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February 1, 2005
Vol. 62
No. 5

All About Accountability / Students' Attitudes Count

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When we've taught students in ways that enable them to score high on accountability tests, but in the process have made them scurry away from math or feel repelled by reading, have we educated those students properly? That's really not a difficult question!
Student affect—that is, students' attitudes, interests, and values—should be enormously important to educators because affective dispositions are powerful predictors of students' subsequent behavior. For instance, if students acquire a genuine love of learning during their school years, they'll most likely continue learning long after they've said goodbye to their last classroom. And if students develop confidence in their ability to work with others because of their positive school experiences in cooperative learning groups, they'll probably become the team players and collaborative leaders so sought after by today's employers.
For nearly half a century, many educators have known about the importance of student affect. That's because in 1956, Benjamin Bloom and his colleagues published a taxonomy classifying education objectives according to whether those objectives fell in the cognitive, affective, or psychomotor domain.
But even if student affect is a key component of an appropriate education, does that mean we should incorporate it into our accountability strategies? Yes, because the essence of accountability is assembling evidence to determine whether students have been appropriately educated.

How to Measure Affect

The first step in properly assessing student affect is to identify significant and appropriate affective traits to measure. Most educators can easily agree on many important student attitudes and interests. For example, students should develop positive concepts of themselves as learners, and they should become more interested in the subjects they study. With respect to values, however, things become trickier. It is important that educators refrain from messing around with what's the proper province of the family. Accordingly, schools should deal only with values that are likely to garner near-universal approval from parents and the community—such as fairness and honesty.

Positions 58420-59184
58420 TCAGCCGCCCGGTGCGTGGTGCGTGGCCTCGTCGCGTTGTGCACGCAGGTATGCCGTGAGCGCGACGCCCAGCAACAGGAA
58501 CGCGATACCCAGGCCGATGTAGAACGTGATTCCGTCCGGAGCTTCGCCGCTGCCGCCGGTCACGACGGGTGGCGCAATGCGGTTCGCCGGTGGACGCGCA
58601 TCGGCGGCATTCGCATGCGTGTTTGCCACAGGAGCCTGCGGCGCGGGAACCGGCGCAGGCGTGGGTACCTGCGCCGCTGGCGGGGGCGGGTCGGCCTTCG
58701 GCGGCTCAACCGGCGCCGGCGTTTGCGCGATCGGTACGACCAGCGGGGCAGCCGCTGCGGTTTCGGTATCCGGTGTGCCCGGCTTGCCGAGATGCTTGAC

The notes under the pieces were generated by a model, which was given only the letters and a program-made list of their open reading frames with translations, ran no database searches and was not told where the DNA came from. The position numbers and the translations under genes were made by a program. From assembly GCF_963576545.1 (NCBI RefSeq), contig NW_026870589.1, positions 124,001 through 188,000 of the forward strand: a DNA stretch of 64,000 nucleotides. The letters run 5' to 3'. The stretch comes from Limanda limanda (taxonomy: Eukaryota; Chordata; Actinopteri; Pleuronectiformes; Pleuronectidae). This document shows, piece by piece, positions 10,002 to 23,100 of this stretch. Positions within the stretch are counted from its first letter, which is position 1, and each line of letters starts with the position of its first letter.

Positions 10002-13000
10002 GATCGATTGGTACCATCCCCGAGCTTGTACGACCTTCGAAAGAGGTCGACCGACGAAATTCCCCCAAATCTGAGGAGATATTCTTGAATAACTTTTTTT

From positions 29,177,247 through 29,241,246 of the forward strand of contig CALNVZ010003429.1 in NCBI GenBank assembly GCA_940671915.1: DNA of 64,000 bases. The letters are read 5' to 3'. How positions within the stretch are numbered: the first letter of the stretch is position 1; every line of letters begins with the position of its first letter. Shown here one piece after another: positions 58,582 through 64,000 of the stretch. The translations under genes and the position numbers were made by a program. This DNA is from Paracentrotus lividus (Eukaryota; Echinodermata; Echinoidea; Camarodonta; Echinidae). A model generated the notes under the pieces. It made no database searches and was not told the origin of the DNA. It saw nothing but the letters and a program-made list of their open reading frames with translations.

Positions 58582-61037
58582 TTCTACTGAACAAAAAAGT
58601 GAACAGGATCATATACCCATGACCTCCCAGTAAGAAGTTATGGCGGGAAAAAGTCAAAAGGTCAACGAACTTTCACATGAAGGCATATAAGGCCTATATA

Next, educators need to identify methods that will accurately measure student affect. We can most efficiently get a fix on a group of students' current affective dispositions through self-report data. Students must, however, have absolute anonymity in completing the inventories employed to collect such data. This means that students are only allowed to make marks on their inventories, not to provide their names or add comments. Most self-report affective inventories ask respondents to indicate agreement or disagreement with a series of statements related to the affective dimensions being measured.
Some students' responses, of course, are likely to be more positive than their true sentiments, whereas some students' responses are apt to be more negative. When we calculate the average response of a student group, however, these too-positive and too-negative responses tend to cancel each other out, thus providing a sufficiently accurate indication of the group's affect. For that reason, such assessments can accurately measure the affective status of student groups, but cannot accurately measure the affective status of individual students.

The Value of Affect Data